Just about two years ago, I covered the launch in Louisville of Anderson Valley Bourbon Barrel Stout, a collaboration between Anderson Valley Brewing Company in California’s Anderson Valley and Wild Turkey Distillery in Kentucky’s Anderson County. Just about two weeks ago, during a trip to the West Coast, I visited Anderson Valley in tiny Boonville, Calif., where brewmaster Fal Allen (below right) kindly took 30 minutes out of his day to give me a tour and tell me about some newer Wild Turkey collaborations.
Anderson Valley Brewing was founded in 1987, near the beginning of the craft beer movement in the U.S., in a 10-barrel brewhouse. It’s now housed in a three-story brewhouse, where the centerpiece is the four copper brew kettles (two are pictured above) that were rescued from failing German breweries. The brewery also has its own bottling line. And in one sweet bourbon-scented room, Wild Turkey barrels filled with beer are stacked to the ceiling. Anderson Valley Brewing was particularly lucky to partner with Wild Turkey when it did, Fal said, because bourbon barrels are increasingly hard to come by.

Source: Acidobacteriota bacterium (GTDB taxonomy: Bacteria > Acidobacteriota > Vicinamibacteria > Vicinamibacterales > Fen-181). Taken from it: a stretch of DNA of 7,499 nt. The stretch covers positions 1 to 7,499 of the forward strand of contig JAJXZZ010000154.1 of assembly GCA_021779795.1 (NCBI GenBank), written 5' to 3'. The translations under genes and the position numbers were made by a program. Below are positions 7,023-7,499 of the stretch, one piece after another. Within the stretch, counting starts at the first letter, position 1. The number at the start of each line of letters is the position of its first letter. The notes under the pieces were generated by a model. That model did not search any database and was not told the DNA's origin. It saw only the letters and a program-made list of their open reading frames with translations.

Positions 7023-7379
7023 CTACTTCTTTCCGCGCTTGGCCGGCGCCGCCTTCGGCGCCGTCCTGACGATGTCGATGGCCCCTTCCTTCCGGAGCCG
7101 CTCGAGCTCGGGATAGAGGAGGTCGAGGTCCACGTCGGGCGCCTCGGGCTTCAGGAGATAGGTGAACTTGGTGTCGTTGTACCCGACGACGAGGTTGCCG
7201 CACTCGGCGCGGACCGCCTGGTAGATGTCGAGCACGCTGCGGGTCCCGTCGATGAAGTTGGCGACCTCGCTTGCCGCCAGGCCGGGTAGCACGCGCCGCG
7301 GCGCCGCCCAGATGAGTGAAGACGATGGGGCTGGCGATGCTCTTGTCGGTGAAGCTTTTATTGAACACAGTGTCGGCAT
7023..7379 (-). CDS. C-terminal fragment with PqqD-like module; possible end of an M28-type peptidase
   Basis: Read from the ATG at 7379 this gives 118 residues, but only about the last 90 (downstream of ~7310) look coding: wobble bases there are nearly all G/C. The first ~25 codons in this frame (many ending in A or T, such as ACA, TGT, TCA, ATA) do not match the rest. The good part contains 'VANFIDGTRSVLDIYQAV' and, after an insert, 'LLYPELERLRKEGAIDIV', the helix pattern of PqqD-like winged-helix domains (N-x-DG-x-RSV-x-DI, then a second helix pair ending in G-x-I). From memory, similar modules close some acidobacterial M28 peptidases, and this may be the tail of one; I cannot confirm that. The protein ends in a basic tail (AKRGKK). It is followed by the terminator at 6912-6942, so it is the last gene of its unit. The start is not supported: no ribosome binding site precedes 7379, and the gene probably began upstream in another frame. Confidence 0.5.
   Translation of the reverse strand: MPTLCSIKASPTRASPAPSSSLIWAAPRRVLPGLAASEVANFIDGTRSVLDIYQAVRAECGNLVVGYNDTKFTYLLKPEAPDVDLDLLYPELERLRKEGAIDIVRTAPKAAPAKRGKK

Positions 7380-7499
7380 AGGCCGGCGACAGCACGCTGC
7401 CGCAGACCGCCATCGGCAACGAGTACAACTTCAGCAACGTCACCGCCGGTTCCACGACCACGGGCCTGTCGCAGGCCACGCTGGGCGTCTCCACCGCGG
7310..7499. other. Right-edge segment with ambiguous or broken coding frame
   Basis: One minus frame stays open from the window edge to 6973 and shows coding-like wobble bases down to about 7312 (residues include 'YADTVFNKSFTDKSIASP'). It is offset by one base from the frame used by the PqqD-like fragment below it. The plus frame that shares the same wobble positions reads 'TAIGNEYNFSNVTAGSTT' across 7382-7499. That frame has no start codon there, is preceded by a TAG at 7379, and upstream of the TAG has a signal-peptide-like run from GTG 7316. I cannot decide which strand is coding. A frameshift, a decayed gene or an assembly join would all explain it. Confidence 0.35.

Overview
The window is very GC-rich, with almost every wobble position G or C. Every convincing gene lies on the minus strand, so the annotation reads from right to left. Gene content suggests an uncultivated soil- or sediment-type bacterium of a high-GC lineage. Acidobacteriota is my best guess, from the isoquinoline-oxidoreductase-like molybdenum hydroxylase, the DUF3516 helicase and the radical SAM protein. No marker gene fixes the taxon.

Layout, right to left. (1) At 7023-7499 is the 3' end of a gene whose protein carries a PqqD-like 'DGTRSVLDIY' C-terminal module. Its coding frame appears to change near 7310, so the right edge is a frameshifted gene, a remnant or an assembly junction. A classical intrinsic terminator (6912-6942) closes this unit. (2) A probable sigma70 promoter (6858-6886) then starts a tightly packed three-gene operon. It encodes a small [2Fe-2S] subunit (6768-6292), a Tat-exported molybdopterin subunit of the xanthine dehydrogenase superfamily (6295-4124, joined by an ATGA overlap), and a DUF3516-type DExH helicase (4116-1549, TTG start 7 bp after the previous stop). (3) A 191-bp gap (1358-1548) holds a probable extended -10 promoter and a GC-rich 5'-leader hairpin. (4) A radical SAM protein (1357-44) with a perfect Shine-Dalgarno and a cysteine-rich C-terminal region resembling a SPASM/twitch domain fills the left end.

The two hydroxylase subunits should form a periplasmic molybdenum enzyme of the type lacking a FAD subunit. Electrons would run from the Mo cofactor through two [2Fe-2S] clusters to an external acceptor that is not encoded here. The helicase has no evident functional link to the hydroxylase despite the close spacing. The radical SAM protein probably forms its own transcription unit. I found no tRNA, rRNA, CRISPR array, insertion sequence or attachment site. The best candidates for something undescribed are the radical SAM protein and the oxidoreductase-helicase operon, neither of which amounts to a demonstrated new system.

The most interesting thing I learned is that Anderson Valley has to age two batches of stout in each barrel and mingle those results for one bottling; there is still so much whiskey in the wood that the first-use batch would be too strong, both in flavor and alcohol content.
Back in the tasting room, we again sampled the Bourbon Barrel Stout along with four other barrel-aged brews: the Boont Barl (Boont Amber Ale aged for six months in third-use barrels, giving it very subtle vanilla and oak characteristics); Huge Arker Bourbon Barrel Imperial Stout (huge indeed, at 13.5 percent ABV, and with bold, rich chocolate and coffee notes); Rye Barrel Stout; and Pinchy Jeek Barl, a seasonal barrel-aged pumpkin ale.
Fal also treated us to a taste of Blood Orange gose, which he said some refer to – and rightfully so – as a “beer-mosa.”
I want to thank Fal again for spending so much time with us, and I have to agree with Wild Turkey Master Distiller Jimmy Russell’s assessment that Anderson Valley is making “premium craft beers.” The collaboration between brewery and distillery seems meant to be. As if to underscore that point, as we drove the winding road away from the brewery we had to stop to allow three birds to cross. Wild turkeys.
(Top photo, AVBC website; all others taken by Chad Carlton)